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First french home?? how to buy??

Discussion in 'French Property' started by mikeyg47, Jan 13, 2008.

  1. mikeyg47

    mikeyg47 New Member

    Hi Guys,
    Am new on here so please forgive me if I ask or say something out of place but I have to learn somewhere ;)

    Can anyone offer me some advice about buying property in France? My in-laws live out there and have come across this run down house with a nice piece of land attached. It has been empty for two years and we have been offered it for 30 000 euros.. as I am in construction its an ideal opportunity for me to invest and maybe convert it into a small home for my family.

    My question is.. whats the best way of buying it..would I be able to take the equity from my apartment to buy it? would my lender let me? or do I get a mortgage in the wifes name and get her to buy it? Do I get a french or english mortgage?

    Anyway, if anyone can offer me some advice it would be great.

    Many thanks

  2. CaroleBay

    CaroleBay Senior Member

    Hello Mikey

    A warm welcome to you.

    In answer to your questions, there are three options .....

    1, Buy for cash - a simple and straightforward option.

    2, Re-mortgage your apartment to raise the capital, and then buy for cash - again a fairly straightforward option.

    3, Apply for a mortgage on the property from a French bank, but many of the French banks and mortgage providers have minimum lending limits, usually about 40k or 50k, although I do know of one mortgage provider that has a minimum loan of 30 000E.

    The high street banks, local to where the property is, would most probably be your best bet for mortgage finance (the French banks will only lend in the surrounding area that is local to them). With their knowledge of the local area and property prices they are more likely to offer mortgage finance on a property with a low purchase price.

    On a purchase price of 30 000E, you will need a deposit of at least 20% (maybe 30%).

    It is possible for mortgage finance to include the costs of improvements, but.... you will need to provide written estimates from tradesmen who are registered as such in the French system and have the necessary insurances to cover their work. The banks will not finance improvement works that you are doing yourself.

    For mortgage finance, the French banks work to a fairly strict rule about income vs expenditure, in that they allow a person to use only one third of their monthly income to service any existing loans or financial commitments, and has also to include the monthly cost of the French mortgage as well.

    Whether you choose to have the mortgage in just your name, or that of your wife, or jointly, is entirely your choice, but subject to complying with the third of income rule.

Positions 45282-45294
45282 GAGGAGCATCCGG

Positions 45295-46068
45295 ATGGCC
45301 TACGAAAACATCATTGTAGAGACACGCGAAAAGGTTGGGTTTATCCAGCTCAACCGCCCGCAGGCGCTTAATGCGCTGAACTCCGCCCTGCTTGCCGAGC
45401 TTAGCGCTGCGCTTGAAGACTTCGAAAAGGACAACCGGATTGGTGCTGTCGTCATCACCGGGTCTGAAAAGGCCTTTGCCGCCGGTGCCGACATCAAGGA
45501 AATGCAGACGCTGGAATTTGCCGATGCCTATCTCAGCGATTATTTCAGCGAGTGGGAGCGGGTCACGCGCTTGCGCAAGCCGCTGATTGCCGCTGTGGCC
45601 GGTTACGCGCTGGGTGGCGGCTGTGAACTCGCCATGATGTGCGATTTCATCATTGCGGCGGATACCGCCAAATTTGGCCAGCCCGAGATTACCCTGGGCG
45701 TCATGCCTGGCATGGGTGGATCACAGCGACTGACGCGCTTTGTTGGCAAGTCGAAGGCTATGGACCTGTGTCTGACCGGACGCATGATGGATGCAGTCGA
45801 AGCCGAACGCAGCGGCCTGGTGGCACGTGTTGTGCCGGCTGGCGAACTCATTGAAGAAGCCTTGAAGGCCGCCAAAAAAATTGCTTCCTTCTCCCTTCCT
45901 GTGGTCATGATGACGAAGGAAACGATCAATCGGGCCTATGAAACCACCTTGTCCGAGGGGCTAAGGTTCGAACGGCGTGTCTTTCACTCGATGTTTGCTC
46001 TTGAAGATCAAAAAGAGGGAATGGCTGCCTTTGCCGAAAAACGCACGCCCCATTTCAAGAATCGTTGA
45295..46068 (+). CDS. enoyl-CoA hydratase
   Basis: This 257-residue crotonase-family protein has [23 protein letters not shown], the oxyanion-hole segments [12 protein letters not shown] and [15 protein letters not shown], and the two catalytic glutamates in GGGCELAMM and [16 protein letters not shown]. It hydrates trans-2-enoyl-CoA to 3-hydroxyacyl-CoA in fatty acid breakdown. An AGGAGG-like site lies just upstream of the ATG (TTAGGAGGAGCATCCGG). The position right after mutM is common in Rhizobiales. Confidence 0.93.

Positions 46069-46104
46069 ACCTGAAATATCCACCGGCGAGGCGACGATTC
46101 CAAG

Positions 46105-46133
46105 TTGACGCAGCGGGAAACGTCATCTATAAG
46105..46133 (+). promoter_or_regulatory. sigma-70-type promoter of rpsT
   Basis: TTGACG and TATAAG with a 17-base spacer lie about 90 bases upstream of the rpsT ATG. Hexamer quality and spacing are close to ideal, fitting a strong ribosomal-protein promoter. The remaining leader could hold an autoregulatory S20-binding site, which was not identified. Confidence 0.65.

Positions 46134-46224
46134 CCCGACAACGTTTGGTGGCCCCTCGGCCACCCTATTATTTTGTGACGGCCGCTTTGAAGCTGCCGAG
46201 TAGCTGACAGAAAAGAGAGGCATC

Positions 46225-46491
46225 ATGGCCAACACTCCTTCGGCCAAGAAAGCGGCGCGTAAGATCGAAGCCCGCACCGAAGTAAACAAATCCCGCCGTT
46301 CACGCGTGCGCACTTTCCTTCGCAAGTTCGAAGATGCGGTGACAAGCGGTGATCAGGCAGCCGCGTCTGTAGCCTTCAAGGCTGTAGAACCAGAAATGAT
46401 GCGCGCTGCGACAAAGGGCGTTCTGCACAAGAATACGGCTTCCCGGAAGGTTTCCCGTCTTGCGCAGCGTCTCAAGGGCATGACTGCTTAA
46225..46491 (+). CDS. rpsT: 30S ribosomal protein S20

I hope that helps you

    Carole Bayliss
  3. neustria

    neustria New Member

    Hello Mikey,

    I own several properties in France and through experience would advise against anyone making a purchase for a property which needs to be renovated. What I have found as a general rule is that renovation costs are never full reflected in the final value of your property. So, if you must buy, I would say, buy something you can move into right away. Importantly, don't be seduced by the presence of a nice pool when the house doesn't have cental heating. Electrical heating is cheap to put in but costly to use. As a buyer prefer gas or fuel if possible.

    Re. this point on buying unrenovated property, there is one notable exception, I think, and you might just fit into it... If you are a builder by trade then well, you know the renovation game pretty well, and your training could very well make such an investment cost effective.

    The language - all legal documents are necessaily written in French. An official document in another language has no legal value.

    As the buyer, YOU choose the "notaire" for the simple reason that you will be paying him. So choose an English speaking notary who is independant of the seller (ie impartial) and who can explain to you in detail what the conditions on the sale document are.

    Often buyers will request that part of the price be paid in cash. This is commonplace and many notaries turn the other cheek, but doing so will increase your capital gain when you sell.

    I hope that this helps.

  4. CaroleBay

    CaroleBay Senior Member

    Be careful ..... to pay cash (under the table) to reduce the documented purchase price, is also ILLEGAL.

    Carole Bayliss
  5. neustria

    neustria New Member

    Yes it is illegal. Did I forget to mention that? Oops!
    Thank you Carole.

  6. CaroleBay

    CaroleBay Senior Member

    Hi Neustria

    No prob's at all - it's good to get the message across about cash under the table, not just for the illegality, but as you so rightly said, it could increase the capital gains tax liability when the property is sold.

    Carole Bayliss
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